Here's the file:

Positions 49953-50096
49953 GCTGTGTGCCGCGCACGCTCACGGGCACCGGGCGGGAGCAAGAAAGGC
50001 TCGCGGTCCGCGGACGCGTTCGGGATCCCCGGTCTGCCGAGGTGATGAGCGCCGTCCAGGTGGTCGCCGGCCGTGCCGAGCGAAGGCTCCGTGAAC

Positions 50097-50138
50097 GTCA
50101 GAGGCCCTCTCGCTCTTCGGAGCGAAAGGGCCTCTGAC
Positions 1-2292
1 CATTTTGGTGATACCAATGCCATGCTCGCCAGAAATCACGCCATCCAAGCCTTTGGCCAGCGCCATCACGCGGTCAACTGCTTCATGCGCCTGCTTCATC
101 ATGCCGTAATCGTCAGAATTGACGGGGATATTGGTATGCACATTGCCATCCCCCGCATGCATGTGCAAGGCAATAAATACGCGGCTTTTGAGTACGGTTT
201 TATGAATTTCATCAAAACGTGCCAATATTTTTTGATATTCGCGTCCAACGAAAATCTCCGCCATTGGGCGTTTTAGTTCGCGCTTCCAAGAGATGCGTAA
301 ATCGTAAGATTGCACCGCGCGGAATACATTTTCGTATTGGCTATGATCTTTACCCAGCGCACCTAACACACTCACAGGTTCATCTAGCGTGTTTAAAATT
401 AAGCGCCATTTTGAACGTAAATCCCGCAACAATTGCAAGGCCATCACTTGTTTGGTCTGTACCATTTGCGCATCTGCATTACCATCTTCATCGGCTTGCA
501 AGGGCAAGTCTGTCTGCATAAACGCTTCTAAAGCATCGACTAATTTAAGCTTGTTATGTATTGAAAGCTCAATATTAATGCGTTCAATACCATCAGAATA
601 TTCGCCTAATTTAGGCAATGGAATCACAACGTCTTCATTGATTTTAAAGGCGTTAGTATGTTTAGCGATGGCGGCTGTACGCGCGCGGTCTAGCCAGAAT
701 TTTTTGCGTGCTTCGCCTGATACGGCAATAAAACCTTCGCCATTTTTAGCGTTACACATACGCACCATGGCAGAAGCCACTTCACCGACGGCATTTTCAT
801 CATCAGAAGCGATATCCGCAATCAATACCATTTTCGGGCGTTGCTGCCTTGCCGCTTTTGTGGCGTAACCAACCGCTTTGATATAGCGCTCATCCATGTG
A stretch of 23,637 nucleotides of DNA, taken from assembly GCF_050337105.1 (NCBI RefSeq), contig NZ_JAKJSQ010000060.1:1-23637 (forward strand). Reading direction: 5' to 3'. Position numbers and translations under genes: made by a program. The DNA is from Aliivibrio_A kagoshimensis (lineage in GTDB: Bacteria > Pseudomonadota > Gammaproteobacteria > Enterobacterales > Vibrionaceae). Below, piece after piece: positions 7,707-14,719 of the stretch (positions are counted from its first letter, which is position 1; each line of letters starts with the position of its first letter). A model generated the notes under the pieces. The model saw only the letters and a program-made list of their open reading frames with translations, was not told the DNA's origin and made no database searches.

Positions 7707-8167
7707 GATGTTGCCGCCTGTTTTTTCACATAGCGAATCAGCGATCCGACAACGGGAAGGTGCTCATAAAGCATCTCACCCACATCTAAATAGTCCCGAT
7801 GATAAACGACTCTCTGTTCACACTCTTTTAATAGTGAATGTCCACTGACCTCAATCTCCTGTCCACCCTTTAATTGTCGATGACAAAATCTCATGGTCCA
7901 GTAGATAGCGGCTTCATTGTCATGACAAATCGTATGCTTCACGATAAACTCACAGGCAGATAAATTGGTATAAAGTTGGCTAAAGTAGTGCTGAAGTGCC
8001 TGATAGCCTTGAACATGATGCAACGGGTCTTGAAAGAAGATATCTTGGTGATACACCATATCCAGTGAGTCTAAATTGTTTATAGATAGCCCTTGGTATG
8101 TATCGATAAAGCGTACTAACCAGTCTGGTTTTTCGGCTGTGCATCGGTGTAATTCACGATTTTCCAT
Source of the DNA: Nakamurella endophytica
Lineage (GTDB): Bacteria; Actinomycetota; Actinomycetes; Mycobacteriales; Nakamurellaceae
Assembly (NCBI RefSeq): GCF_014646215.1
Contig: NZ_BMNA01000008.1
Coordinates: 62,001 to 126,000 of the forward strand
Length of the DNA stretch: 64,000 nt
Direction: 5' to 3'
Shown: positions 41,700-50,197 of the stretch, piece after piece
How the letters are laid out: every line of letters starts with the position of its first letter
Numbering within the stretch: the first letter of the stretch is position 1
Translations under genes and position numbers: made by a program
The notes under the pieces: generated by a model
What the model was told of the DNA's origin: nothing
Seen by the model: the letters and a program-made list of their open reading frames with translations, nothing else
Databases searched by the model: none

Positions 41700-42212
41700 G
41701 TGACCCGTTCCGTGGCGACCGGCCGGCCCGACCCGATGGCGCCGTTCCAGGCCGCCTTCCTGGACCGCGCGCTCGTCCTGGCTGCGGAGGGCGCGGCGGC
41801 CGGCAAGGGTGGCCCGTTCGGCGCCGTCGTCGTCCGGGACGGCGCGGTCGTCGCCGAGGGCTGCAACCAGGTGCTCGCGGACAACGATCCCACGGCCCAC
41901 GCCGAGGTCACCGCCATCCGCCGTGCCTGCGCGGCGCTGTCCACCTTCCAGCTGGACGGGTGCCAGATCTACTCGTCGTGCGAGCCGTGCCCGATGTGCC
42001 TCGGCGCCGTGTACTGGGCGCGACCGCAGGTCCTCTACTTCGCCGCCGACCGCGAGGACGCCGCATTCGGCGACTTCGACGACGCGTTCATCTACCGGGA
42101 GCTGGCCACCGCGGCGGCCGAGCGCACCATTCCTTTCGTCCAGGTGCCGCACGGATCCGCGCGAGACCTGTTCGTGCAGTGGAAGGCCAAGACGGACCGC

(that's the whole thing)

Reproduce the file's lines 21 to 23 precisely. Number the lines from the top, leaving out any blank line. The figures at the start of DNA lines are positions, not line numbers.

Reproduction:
7901 GTAGATAGCGGCTTCATTGTCATGACAAATCGTATGCTTCACGATAAACTCACAGGCAGATAAATTGGTATAAAGTTGGCTAAAGTAGTGCTGAAGTGCC
8001 TGATAGCCTTGAACATGATGCAACGGGTCTTGAAAGAAGATATCTTGGTGATACACCATATCCAGTGAGTCTAAATTGTTTATAGATAGCCCTTGGTATG
8101 TATCGATAAAGCGTACTAACCAGTCTGGTTTTTCGGCTGTGCATCGGTGTAATTCACGATTTTCCAT